Clinical Thermometers Bought at Exactly Twice 
Regular Prices. Quick Refund when Liberals 
Question the Deal. 


After the outbreak of War, the Militia Department bought 
from T. A. Brownlee, druggist of Ottawa, 1,062 clinical ther- 

Brownlee charged $1.00 each, and was paid for 702 on 
August 31, 1914, and for the remaining 360 on October 29, 1914. 

On February 10, Mr. William Chisholm, M.P., Liberal 
Member for Antigonish asked for details and was informed on 
February 22nd by Major General Sam Hughes, that $1.00 each 
had been paid and * 'subsequently Mr. Brownlee discovered an 
«rror in his charge and refunded half of this, making the net 
price 50 cents.'' 

Inquiry by Liberal Member February 10th. Refund 
February 11th. 

On March 1, answering a demand for more details, it was 
stated officially that the refund was made on February 11th — • 
The very day following Mr. Chisholm's first question. Is 
not this clear proof that it was the Liberal question that 
forced the refund!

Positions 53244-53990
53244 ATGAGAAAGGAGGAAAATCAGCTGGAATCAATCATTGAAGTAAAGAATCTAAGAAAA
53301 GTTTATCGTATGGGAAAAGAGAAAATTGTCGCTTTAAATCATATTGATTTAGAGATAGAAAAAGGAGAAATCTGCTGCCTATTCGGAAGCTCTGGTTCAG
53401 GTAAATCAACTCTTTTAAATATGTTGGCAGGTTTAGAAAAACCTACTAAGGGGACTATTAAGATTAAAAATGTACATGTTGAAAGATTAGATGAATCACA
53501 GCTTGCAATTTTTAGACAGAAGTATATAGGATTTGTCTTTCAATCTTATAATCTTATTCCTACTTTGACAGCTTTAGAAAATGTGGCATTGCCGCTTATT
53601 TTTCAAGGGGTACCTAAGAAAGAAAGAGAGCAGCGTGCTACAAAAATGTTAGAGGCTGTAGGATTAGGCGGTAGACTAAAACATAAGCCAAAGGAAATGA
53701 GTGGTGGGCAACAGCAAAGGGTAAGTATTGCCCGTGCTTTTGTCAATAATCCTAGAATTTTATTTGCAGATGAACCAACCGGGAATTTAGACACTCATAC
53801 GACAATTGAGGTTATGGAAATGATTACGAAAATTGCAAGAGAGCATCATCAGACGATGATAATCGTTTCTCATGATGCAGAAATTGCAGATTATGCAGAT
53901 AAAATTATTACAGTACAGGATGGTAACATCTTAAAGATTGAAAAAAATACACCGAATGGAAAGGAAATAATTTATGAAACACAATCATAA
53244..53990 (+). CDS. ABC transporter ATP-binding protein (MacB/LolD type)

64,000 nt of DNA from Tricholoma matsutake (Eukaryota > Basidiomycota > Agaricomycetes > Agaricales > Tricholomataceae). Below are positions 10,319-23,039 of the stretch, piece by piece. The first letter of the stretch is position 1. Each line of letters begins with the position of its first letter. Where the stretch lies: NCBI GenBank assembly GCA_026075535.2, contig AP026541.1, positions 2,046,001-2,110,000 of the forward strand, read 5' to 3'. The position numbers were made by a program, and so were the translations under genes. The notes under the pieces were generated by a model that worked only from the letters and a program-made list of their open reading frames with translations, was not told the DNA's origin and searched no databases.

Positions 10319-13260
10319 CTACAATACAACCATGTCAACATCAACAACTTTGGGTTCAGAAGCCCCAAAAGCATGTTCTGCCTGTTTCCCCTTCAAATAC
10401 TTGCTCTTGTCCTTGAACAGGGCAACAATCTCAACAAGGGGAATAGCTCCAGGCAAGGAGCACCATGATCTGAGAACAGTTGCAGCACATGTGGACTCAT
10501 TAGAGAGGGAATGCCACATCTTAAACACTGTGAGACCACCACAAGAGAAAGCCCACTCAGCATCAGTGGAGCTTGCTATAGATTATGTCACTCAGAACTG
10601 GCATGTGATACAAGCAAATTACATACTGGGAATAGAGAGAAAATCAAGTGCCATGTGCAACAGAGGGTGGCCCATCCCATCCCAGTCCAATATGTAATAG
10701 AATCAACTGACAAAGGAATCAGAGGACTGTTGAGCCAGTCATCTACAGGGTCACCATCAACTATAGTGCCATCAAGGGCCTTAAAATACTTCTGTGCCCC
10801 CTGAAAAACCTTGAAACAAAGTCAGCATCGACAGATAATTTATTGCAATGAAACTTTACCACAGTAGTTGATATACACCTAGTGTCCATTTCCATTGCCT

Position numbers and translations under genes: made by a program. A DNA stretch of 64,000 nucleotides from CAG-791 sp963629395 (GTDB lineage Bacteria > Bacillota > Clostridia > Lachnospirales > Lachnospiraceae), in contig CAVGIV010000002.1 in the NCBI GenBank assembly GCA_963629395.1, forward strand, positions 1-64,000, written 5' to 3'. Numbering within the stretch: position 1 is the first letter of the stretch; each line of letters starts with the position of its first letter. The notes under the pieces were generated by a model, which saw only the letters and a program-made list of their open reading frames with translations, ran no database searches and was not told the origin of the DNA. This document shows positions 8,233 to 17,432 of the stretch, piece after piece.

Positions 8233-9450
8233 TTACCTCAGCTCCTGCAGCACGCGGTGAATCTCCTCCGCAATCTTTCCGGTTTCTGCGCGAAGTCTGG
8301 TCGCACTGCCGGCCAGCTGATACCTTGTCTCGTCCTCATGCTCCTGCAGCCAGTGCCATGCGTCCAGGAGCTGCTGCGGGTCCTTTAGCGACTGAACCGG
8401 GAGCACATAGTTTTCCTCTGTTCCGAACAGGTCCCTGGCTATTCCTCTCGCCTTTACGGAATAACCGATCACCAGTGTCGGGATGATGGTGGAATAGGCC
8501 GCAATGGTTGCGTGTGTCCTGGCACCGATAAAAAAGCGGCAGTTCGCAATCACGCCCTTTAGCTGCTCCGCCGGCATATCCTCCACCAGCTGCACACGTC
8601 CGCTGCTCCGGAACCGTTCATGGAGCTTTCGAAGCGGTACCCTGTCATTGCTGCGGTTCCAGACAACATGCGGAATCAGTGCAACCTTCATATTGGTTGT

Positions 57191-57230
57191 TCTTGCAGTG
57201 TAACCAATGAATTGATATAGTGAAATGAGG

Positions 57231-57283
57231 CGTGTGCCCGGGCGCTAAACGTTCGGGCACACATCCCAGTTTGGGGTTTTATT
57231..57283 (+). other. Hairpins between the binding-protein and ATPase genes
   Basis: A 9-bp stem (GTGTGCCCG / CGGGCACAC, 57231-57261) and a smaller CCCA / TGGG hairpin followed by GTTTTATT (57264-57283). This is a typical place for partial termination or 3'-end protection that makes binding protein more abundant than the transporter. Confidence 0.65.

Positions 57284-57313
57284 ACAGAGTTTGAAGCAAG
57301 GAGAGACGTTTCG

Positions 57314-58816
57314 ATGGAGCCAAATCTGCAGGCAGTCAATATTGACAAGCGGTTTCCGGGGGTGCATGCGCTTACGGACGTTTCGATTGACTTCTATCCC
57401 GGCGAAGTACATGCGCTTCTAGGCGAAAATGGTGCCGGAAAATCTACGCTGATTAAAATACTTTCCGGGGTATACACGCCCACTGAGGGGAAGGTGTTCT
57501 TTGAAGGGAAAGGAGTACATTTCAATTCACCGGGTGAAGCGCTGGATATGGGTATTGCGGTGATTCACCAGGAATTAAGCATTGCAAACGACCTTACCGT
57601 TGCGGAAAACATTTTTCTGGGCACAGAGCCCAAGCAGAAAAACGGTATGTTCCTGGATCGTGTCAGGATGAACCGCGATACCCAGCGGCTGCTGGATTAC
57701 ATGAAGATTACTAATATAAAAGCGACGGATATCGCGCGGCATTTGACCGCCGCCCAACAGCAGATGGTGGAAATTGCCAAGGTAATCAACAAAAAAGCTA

On March 1st, Major General Hughes admitted officially 
that the Department subsequently had been quoted much lower 
prices than were paid to Brownlee. 


It might be assumed that Mr. Brownlee's transactions with 
the Department ended with the purchase of the^ thermometers. 
Not so. He was more fortunate than that. From the return 
brought down it is shown that Mr. Brownlee got at least $25,000 
worth of orders from the Department. These and some other 
large items were not investigated by the Committee. It is only 
fair, however, to state that in one item alone he was asked to 
supply 150 medicine stores boxes filled complete, which he did at